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« Last Edit: Aug 10th, 2005, 1:36pm by zwsplac » Logged

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RN-16
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Re: RailPictures.net
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« Reply #32 on: Aug 14th, 2005, 3:41pm »

Good Afternoon,
All I can truly say right now is, great thread gentlemen. This is by far one of the best and most debated topics to date. Nearly all of the points made so far make sense but some I do not agree with.
 
I have been photographing trains for 3-4 years now. In that interim I have owned many cameras including both 35MM and Digital. None of my cameras had a retail price of over $250. My first camera was pure junk but in some cases it got the job done. I purchased it at Wal*Mart for about $30. It was about the most basic Point and Shoot you could get but at the time it worked for me. Soon after I upgraded to a Samsung Maxima 80Ti, again it was a basic point and shoot but it had a 30-80MM zoom which worked fairly well. The only complaint I used to have is that it took larger photos then the lab would print. Alot of the times my photos would come back with the tops or sides cut off totally destroying the photograph.
 
Since the Samsung I have moved up to a somewhat decent Hewlett Packard Photosmart camera. I realize that it is not the best camera by far but I have been using it for about 2 years now and have been getting some very excellent results (at least in my perspective). All of the photos I have posted on Railfan.net have been taken with the small 2.1 MP camera. Hopefully within the coming months I plan to purchase a Canon EOS Rebel T2 which would be my first SLR type camera. Hopefully I can get better results with that.
 
Now to switch to another part of my post...
 
I will post a photograph for what his topic is truly about, RailPictures.Net. I have had many of my photos rejected and am along the lines of what Charlie stated. For everyone 1 photo I get accepted I get plenty of rejections. Although I do not always agree with the RailPictures.Net screener I keep trying to get another photo accepted. I also keep working on my photography skills so hopefully someday I will be able to get better credit then I currently do. I am going to attach a photo that I uploaded to RP.Net only to get rejected for "Bad Color, Lighting and Cropping." Now I can truly understand the bad lighting part because the general area around the drivers and rods is somewhat dark. One thing I can say to disagree with the fact is that alot of the steam photos in the database don't really show that area being well light. After all, on the small locomotives the locomotive itself sometimes surrounds the wheels not allowing much light to shine through. Who know's, maybe its just me. Also, in my perspective the photo is well cropped and displayed directly in the center of the lens. If anyone wants to take a stab at that one, be my guest!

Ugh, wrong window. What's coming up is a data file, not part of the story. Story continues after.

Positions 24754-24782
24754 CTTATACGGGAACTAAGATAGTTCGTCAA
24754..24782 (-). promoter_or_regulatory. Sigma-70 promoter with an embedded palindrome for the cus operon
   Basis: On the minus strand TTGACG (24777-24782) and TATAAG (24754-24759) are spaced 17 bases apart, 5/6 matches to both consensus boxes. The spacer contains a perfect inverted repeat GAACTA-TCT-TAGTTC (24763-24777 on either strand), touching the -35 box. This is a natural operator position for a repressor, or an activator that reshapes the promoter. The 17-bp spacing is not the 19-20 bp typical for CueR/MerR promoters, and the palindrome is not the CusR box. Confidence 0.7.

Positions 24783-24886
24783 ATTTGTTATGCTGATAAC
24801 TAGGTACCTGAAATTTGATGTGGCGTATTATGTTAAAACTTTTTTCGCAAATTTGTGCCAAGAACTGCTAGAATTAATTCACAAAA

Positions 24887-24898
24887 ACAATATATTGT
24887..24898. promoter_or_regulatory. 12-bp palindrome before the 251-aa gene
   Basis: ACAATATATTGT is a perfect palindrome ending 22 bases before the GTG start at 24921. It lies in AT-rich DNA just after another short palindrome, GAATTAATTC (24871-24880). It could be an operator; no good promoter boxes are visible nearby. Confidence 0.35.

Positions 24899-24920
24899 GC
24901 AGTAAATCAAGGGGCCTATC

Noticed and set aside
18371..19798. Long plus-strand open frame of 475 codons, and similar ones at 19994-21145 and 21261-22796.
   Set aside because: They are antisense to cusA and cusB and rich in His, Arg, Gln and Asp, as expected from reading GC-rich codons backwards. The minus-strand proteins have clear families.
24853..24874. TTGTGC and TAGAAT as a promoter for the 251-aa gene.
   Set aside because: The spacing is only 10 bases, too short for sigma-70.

One last thing I would like to talk about is the fact that everyone always states "It's there site so they can do what they want." Although that is true the fact that the site is open to the public and the fact that they allow the public to upload content onto their site does not possess them to "do what they want." Sure they pay the bill but it is the general railfan community that helps keep that site up and running by helping add to the flavor of the website. After all if it weren't for the photographers uploading their photos to their database then there wouldn't be many photos on the site and possibly a RP.Net wouldn't exist. I can see the point that they want the site to be for Authors and such to find photographs that they may want to use in a publicatoin but the fact is, how many times has a photo on RP.Net been used in any sort of publication? I for one have not heard of any photos being used in such an instance.  
 
I just think if you are known to shoot good photos then you are accepted and if your one of the people (like me) who try and try again then maybe to the screeners we just become annoying. We are all human beings and we all know how each other react. It's humor nature to become annoyed by problems that bother you and sometimes I believe that what I stated is true. I just think the RP.Net Team needs to step down the Guidelines a little bit because the last time I checked they are no O. Winston Link!
 
Thanks for sitting here and reading through my thoughts.
 
-Jeff
 
P.S.-Here is the photo I was talking about. Feel free to send a blow my way!
 
My Photos:
http://www.railpictures.net/showphotos.php?userid=971
http://jknadler54.rrpicturearchives.net (Currently in the process of uploading all of my digital content.)


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« Last Edit: Aug 14th, 2005, 3:47pm by RN-16 » Logged

RobR
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Re: RailPictures.net
 
« Reply #33 on: Aug 14th, 2005, 4:25pm »

Jeff,
 
Thank you for an interesting post.  I would very much like to see the picture you refered to, but your links are to collections of photographs, one on your web site and the other to all of the pictures you have at RP.Net.